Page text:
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Short Selling Bans and Institutional Investors' Herding Behavior: Evidence from the Global Financial Crisis

29 Pages Posted: 23 Jan 2011 Last revised: 11 Oct 2011

Pierre L. Siklos

Wilfrid Laurier University - School of Business & Economics

Martin T. Bohl

University of Muenster

Arne Klein

University of Muenster

Date Written: July 30, 2011

Abstract

The literature on short selling restrictions focuses mainly on a ban's impact on market efficiency, liquidity and overpricing. Surprisingly, little is known about the effects of short selling restrictions on institutional investors' trading behavior.Since institutional investors dominate mature stock markets and mainly use short sales, constraining these traders may in influence the asset pricing process. We investigate six stock markets facing bans associated with the recent global financial crisis. Our empirical evidence shows that short selling restrictions exhibit either no in influence on herding behavior or induce adverse herding. This implies a higher dispersion of returns around the market compared to rational asset pricing which can be interpreted as an increase in uncertainty in stock markets.

Keywords: Short Selling Ban, Herding, Herding Measure, Bootstrapping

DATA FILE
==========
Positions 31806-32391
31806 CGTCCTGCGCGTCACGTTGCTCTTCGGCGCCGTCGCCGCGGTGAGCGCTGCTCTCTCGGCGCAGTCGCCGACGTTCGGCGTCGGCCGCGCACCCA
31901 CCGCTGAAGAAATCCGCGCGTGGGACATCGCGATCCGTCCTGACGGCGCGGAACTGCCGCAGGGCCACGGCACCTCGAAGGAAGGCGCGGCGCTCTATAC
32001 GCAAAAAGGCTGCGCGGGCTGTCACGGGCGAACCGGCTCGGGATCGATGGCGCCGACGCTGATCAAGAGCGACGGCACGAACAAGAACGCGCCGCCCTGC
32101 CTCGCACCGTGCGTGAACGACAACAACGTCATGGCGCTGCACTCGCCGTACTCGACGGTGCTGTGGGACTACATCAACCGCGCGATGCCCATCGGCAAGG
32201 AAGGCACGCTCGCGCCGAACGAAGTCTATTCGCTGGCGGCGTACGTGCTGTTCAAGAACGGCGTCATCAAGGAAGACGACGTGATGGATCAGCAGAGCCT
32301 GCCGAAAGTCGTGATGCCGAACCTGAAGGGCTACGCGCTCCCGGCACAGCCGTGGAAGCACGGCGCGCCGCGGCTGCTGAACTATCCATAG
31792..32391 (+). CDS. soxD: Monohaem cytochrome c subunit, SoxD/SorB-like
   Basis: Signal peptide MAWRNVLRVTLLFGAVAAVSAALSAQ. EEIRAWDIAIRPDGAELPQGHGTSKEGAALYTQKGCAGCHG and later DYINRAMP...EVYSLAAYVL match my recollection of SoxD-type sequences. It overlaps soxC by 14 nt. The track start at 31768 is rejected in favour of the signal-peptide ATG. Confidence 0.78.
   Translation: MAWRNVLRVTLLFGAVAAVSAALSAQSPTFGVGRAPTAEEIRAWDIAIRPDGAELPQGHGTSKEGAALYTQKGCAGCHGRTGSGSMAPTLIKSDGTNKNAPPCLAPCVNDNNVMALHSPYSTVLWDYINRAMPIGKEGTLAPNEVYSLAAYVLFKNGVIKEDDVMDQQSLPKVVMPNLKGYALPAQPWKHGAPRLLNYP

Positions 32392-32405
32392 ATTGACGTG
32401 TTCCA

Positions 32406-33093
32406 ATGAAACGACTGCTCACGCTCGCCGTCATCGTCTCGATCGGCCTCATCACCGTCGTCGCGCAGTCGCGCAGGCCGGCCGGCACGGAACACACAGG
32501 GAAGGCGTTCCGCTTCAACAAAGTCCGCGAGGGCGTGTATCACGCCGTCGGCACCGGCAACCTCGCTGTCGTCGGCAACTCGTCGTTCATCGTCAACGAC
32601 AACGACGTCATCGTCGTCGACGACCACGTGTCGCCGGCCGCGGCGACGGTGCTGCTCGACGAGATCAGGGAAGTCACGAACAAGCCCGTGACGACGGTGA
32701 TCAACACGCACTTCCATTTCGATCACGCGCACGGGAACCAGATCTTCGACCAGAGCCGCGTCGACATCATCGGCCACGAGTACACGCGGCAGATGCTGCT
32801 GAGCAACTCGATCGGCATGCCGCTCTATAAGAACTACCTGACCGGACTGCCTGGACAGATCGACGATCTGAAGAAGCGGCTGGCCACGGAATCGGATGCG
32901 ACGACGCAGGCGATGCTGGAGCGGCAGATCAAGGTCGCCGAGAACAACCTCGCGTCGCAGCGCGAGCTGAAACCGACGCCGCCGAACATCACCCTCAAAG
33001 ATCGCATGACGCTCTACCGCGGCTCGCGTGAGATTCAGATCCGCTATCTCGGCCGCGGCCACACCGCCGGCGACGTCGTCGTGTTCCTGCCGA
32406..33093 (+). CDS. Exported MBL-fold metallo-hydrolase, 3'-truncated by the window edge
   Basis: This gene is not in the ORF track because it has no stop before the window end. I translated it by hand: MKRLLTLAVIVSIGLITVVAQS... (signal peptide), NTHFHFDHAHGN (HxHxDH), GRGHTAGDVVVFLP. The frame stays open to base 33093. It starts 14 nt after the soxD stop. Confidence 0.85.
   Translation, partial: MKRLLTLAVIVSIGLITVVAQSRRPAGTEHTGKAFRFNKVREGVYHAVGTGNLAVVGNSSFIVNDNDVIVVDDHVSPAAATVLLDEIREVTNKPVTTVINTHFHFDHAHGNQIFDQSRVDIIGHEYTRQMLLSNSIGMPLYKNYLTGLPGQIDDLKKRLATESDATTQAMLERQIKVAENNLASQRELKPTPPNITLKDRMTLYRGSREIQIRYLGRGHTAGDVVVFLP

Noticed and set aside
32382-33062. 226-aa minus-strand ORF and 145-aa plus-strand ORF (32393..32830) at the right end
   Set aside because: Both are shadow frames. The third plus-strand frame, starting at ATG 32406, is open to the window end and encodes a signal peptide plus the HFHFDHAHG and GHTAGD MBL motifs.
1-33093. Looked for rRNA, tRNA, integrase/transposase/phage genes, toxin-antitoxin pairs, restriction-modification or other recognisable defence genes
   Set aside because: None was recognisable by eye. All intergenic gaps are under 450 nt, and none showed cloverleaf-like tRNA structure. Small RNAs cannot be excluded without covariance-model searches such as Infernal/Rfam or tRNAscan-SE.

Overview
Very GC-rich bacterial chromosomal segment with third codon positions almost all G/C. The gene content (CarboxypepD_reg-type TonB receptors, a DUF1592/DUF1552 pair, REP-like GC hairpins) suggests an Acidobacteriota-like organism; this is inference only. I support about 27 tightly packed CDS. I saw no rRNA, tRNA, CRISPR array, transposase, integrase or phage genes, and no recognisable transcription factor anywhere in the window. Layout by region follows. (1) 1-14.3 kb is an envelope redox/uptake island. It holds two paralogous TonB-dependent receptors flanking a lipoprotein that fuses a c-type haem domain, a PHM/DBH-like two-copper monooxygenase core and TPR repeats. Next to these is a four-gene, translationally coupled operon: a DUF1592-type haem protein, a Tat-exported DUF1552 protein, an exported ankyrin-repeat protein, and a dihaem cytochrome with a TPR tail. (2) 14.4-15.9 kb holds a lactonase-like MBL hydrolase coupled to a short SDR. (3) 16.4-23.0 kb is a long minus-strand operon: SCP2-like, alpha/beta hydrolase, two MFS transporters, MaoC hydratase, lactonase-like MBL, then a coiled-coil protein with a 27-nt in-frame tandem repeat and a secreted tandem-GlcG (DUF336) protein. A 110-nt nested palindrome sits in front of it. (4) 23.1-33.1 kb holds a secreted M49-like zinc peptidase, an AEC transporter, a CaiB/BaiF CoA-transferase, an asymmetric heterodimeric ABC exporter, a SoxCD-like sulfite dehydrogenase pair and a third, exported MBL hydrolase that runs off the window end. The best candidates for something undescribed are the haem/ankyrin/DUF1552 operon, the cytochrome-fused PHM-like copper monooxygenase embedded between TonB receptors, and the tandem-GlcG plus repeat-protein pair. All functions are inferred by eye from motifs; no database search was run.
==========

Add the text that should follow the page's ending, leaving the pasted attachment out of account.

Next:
JEL Classification: G12, G14, G15, G18

Suggested Citation

Siklos, Pierre L. and Bohl, Martin T. and Klein, Arne, Short Selling Bans and Institutional Investors' Herding Behavior: Evidence from the Global Financial Crisis (July 30, 2011). Available at SSRN: https://ssrn.com/abstract=1744365 or http://dx.doi.org/10.2139/ssrn.1744365

Pierre L. Siklos (Contact Author)

Wilfrid Laurier University - School of Business & Economics ( email )

Department of Economics
75 University Avenue W.
Waterloo, Ontario N2L 3C5
Canada
519-884-0710 Ext. 2559 (Phone)
519-888-1015 (Fax)

Martin T. Bohl

University of Muenster ( email )

Schlossplatz 2
D-48149 Muenster, D-48149
Germany

Arne Klein

University of Muenster ( email )

Schlossplatz 2
Muenster, D-48149
Germany

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